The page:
Should SF police ban ‘no-knock’ warrants?

Police say unannounced entries are necessary to protect officers, public

A new proposal to formally limit the use of “no-knock” warrants, which allow officers to enter homes without warning, is raising questions about whether San Francisco should ban the practice altogether.

Police Chief Bill Scott has asked the Police Commission to approve a policy update that would explicitly bar his officers from seeking a no-knock warrant from a judge solely to prevent evidence from being destroyed.

But the policy changes stop short of banning the practice entirely, allowing officers to request a no-knock warrant if they can show that announcing their presence before entering would endanger police or the public.

The Police Commission was scheduled to vote on the changes Wednesday, but delayed the decision to a later date after advocates raised concerns that the updates didn’t go far enough to ban no-knock entries.

The news comes as cities across the nation are similarly considering pulling back on the practice after Louisville police fatally shot Breonna Taylor while executing a no-knock warrant at night in March 2020.

The high-profile killing was held up as an example of just how dangerous the warrants can be for both police and the public. While it’s in dispute whether officers announced their presence before forcibly entering her apartment, an exchange of gunfire erupted between police and her boyfriend, killing Taylor and injured an officer.

In letters to the Police Commission on Wednesday, both the ACLU of Northern California and the Public Defender’s Office cited Taylor’s death as evidence that no-knock entries should be completely banned by the San Francisco Police Department.

“SFPD should stand as a national leader to eliminate the practice altogether,” wrote Danielle Harris, a managing attorney for the Public Defender’s Office. “There is no practical need for no-knock warrant entry into a private dwelling, given the inherent potential harm.”

Yoel Haile, criminal justice program director with the ACLU of Northern California, wrote that anything less than a full ban would “inevitably lead to more terror, brutality, and death to the over-policed communities, namely communities of color and poor communities, in San Francisco.”

But in a statement to The Examiner, Scott defended the practice. He said police have only petitioned the court to obtain seven such warrants in the last two years, and executed just one of them. All seven involved violent felons, and six were related to gun crimes.

“No-knock warrants are necessary in instances where life and safety are at stake,” Scott said. “Their availability to police officers is especially important at a time when we are seeing a dramatic increase in shootings and gun crimes.”

Scott said department procedures already limit no-knock warrants to cases where there is reasonable suspicion a knock-notice would be dangerous to an officer or the public. They are not used to prevent the destruction of evidence.

The proposed changes to department policy are simply expected to codify existing police procedures.

Tony Montoya, president of the San Francisco Police Officers Association, also said no-knock warrants are needed to protect police and the public. He was speaking generally and not directly addressing the policy update.

“Anyone proposing to completely eliminate the use of this tool either does not (know) or is ignoring the significant personal risk that officers take when serving warrants,” Montoya told The Examiner.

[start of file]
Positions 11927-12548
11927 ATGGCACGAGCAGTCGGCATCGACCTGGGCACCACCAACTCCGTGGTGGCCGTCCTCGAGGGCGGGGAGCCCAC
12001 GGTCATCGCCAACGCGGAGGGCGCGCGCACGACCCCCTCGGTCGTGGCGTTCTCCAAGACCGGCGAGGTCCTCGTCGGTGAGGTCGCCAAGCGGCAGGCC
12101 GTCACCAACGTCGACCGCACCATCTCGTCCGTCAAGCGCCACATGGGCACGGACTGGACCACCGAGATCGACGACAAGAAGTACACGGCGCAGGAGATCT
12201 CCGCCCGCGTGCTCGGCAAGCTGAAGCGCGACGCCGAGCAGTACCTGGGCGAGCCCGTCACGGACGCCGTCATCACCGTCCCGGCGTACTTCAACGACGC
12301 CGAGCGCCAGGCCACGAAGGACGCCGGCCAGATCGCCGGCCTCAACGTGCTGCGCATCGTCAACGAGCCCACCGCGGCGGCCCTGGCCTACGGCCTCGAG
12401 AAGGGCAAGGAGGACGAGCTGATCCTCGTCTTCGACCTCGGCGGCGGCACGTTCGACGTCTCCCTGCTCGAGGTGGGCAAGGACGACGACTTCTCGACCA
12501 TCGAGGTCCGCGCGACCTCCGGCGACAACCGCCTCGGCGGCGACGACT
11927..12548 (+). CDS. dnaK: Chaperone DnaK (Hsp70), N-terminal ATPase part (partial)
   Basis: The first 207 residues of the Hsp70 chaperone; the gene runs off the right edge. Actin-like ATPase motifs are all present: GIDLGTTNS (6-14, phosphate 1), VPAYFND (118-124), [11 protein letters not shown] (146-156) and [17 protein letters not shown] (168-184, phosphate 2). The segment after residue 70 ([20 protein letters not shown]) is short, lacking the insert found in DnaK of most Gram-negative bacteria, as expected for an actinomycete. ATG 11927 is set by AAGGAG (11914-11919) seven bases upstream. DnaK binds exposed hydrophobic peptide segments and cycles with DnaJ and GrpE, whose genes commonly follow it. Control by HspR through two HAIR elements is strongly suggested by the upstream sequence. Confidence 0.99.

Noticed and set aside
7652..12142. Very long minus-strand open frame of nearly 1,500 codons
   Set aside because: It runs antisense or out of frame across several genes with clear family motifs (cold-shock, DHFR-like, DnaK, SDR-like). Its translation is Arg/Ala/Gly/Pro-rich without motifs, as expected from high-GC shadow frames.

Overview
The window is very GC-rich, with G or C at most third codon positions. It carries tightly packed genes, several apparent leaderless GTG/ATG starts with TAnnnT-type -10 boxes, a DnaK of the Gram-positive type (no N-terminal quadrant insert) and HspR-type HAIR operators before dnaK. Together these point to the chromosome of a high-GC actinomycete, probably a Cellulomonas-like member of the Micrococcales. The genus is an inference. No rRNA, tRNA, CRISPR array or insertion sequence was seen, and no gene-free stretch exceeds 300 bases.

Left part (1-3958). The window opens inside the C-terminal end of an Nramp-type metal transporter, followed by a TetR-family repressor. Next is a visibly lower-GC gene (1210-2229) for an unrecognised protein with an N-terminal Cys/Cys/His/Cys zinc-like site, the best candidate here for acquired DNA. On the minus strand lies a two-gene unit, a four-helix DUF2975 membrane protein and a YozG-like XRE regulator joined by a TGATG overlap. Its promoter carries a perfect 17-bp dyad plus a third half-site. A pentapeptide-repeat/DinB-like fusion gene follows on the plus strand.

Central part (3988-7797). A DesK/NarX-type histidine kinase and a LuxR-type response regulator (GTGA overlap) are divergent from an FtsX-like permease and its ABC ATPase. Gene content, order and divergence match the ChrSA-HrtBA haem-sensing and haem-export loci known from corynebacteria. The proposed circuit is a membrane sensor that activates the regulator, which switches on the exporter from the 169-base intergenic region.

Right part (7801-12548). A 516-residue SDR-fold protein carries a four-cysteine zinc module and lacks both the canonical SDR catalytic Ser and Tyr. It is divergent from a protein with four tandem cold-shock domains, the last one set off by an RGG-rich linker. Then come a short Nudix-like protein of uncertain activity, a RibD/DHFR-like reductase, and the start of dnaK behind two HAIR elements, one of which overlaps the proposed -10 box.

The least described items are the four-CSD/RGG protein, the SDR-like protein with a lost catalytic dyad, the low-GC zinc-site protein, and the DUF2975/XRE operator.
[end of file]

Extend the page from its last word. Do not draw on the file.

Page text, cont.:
The issue was set to reach the commission Wednesday, a day after the U.S. Department of Justice announced similar restrictions on no-knock warrants for federal agents across the nation. The policy allows unannounced entries only if knocking “would create an imminent threat of physical violence to the agent and/or another person.”

Harris, from the Public Defender’s Office, criticized the San Francisco proposal for being “even weaker” than the federal policy.

“San Francisco’s policy certainly should be no more conservative than the federal one,” she said.

The restrictions are among a slew of other changes to the SFPD search warrant policy that have been in the works for two years.

The changes also include explicitly requiring officers to follow the California Shield Law, which broadly protects journalists, the identity of their sources and their unpublished material from being subject to search warrants.

Officers seeking a search warrant that may turn up such protected information would need permission from police brass, prosecutors or the City Attorney’s Office under the proposed changes.

The update is likely a response to San Francisco police wrongly obtaining five search warrants against freelance journalist Bryan Carmody in 2019 during an investigation into a leaked incident report on the death of former Public Defender Jeff Adachi. The warrants were later quashed amid fallout from the scandal.

The department first presented the proposal to the Police Commission last Wednesday. At the meeting, Capt. Jim Aherne of the Investigations Bureau said the search warrant policy was last updated in 1997. Aherne said he, SFPD attorney Kara Lacy and the Department of Police Accountability worked to bring the policy “out of the Stone Age.”

“Think about all the advances in technology and changes in search and seizure law that occurred over the last 24 years,” Aherne said. “Kids weren’t walking around on cellphones, social networking sites didn’t exist, you still had pagers and payphones… And the internet was still on dial-up.”

Once approved by the commission, the proposal is expected to be sent into labor negotiations with associations representing rank-and-file officers and members of police brass.

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